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Spotlight Iowa City: Guiding light for frat

BY MICHELLE BORYCA | NOVEMBER 05, 2009 7:20 AM

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Most UI law students have one — or at most two — roommates.

But Cody Kiroff, a 23-year-old and the house father at Beta Theta Pi, shares his stone mansion with 20 undergraduate fraternity men. While such a setup may invite more distractions, he said he appreciates that it’s never dull.

“[Most law students] spend a lot of their time at the law library, and when they get home, they see their peers or sometimes a cat or dog,” said Kiroff, who is one of just a few house fathers on campus. “When I come home, I have a family.”

On a typical Sunday night, the chapter’s men are chatting over fried rice in the dining room or shooting pool in their well-lit entertainment room.

This particular night, Kiroff took a break from the hum of the house. The Charles City native is usually in and out, balancing law-school reading with house-father duties, such as attending chapter meetings and crunching budget numbers.

Personal ties prompted him to take the position as house father when he was accepted in the UI law program; he was actually one of the original founding fathers of Beta in the fall of 2005.

“I thought it would provide me with a great opportunity to watch the organization grow,” he said.

He also cited his former house father as motivation for his decision to pursue the post.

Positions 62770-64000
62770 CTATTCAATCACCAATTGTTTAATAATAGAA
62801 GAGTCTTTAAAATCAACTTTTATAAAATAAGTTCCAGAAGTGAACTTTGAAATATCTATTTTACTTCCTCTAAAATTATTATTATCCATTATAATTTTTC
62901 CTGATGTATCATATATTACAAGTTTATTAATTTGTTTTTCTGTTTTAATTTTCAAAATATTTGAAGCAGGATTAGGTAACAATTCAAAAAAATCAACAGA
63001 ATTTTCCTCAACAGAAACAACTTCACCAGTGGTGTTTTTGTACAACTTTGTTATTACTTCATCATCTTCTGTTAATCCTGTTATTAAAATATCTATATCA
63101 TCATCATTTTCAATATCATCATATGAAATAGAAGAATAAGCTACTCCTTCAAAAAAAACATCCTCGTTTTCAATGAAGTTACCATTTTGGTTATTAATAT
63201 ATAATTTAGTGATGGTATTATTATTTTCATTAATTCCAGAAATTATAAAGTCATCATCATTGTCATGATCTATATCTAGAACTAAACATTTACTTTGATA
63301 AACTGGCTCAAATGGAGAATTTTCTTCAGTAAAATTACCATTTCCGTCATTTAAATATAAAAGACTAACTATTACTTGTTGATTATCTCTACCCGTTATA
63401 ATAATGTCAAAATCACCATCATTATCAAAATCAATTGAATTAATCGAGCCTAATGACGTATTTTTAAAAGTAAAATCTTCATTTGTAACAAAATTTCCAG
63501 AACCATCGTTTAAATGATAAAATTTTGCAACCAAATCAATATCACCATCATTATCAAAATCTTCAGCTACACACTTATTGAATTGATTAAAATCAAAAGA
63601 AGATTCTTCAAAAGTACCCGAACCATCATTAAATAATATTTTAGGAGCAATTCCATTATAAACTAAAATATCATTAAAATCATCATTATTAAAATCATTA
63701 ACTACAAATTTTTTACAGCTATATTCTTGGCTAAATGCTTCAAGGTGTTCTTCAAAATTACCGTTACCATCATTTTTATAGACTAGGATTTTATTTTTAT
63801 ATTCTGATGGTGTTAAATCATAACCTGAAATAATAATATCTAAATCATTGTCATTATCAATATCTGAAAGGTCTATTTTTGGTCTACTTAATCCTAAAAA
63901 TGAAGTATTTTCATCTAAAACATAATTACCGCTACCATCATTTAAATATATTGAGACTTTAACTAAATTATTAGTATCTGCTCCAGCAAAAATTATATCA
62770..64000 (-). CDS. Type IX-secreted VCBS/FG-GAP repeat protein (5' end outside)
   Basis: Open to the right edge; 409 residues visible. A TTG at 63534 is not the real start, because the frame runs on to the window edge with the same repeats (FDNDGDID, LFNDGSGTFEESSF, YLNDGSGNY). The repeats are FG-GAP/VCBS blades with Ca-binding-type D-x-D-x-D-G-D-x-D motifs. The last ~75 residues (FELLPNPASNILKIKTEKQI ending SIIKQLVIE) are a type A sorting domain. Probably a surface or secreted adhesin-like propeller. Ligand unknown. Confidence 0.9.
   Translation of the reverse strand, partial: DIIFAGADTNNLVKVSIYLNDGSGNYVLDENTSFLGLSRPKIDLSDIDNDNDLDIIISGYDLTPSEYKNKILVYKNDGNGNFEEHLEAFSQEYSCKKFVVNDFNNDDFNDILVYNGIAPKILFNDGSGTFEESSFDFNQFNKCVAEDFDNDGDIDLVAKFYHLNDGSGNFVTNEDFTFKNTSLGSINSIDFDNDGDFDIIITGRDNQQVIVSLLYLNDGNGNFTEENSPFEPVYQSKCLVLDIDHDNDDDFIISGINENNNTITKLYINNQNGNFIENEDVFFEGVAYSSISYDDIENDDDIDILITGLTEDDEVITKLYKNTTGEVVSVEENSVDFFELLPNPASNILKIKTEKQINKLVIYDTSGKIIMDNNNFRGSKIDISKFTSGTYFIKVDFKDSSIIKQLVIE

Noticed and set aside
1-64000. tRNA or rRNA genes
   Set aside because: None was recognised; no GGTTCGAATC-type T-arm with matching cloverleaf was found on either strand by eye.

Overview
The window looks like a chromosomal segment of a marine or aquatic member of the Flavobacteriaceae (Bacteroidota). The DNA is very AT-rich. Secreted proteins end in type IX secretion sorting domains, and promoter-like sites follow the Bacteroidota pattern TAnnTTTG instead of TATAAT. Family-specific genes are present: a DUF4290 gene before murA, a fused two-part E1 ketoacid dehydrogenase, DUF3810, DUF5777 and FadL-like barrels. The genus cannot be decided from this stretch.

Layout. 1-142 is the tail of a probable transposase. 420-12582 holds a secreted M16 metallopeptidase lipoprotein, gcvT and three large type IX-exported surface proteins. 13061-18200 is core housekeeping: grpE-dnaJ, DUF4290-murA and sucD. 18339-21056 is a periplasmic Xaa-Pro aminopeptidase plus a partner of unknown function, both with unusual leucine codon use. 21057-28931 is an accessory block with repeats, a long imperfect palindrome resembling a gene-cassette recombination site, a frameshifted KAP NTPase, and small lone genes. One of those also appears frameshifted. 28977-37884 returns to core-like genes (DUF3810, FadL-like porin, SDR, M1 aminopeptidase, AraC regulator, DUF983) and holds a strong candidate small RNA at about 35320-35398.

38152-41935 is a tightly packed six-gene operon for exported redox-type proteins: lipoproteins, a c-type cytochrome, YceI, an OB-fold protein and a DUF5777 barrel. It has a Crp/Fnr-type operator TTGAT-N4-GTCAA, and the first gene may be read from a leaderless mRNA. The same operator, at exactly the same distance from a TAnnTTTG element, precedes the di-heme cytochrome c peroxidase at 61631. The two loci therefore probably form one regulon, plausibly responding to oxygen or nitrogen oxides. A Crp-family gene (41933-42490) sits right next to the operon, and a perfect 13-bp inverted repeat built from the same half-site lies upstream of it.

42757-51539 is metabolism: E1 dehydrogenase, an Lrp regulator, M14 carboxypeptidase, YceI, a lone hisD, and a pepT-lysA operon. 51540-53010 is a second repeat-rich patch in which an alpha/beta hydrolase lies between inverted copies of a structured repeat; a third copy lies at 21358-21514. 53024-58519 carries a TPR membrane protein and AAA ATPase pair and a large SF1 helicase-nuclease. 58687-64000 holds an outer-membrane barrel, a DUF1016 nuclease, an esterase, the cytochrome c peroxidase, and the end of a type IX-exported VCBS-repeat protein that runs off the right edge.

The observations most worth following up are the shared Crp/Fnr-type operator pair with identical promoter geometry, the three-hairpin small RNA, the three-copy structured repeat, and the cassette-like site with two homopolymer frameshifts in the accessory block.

“He had a huge impact on my life,” Kiroff said. “I looked up to him.”

Now, he knows he has the same opportunity to affect his younger fraternity brothers.

“These young men start out at the university unsure and unprepared for their future,” he said. “It is great to have the opportunity to watch them mature into men who are leaders and who are going to be great success stories for the future.”

That passionate tone and dedication is something Tony Melchiorri, the president of Beta Theta Pi, admires in Kiroff.

“It’s really nice to have someone with an outside perspective,” the biomedical-engineering major said, lounging on a leather couch in the house’s main room.

Melchiorri, who is Kiroff’s pledge son, turns to him for encouragement and advice on issues that arise in the chapter, such as how to deal with chapter members who are not meeting grade standards.

But it’s not just the house president who turns to Kiroff. UI sophomore Jim Harris, a chemistry major, frequently picks Kiroff’s brain about his position as alumni-relations chairman.

All seriousness aside, Harris summed up Kiroff’s basic responsibility: “He lives in the house and makes sure we don’t get into any shenanigans.”

And though Kiroff tries to maintain an advisory role within the house, he can fully relate to what the young fraternity men are experiencing, given he’s only two years removed.

“I can vividly remember what it was like to pull an all-nighter before a test,” Kiroff said. “I know what it is like to have girlfriend troubles.”

His position as house father has only benefited the fraternity members.

“It’s like having an RA in the dorms,” Melchiorri said and laughed. “Except it’s a hands-off RA, so he’s not going to knock on your door and tell you to turn down your music.”


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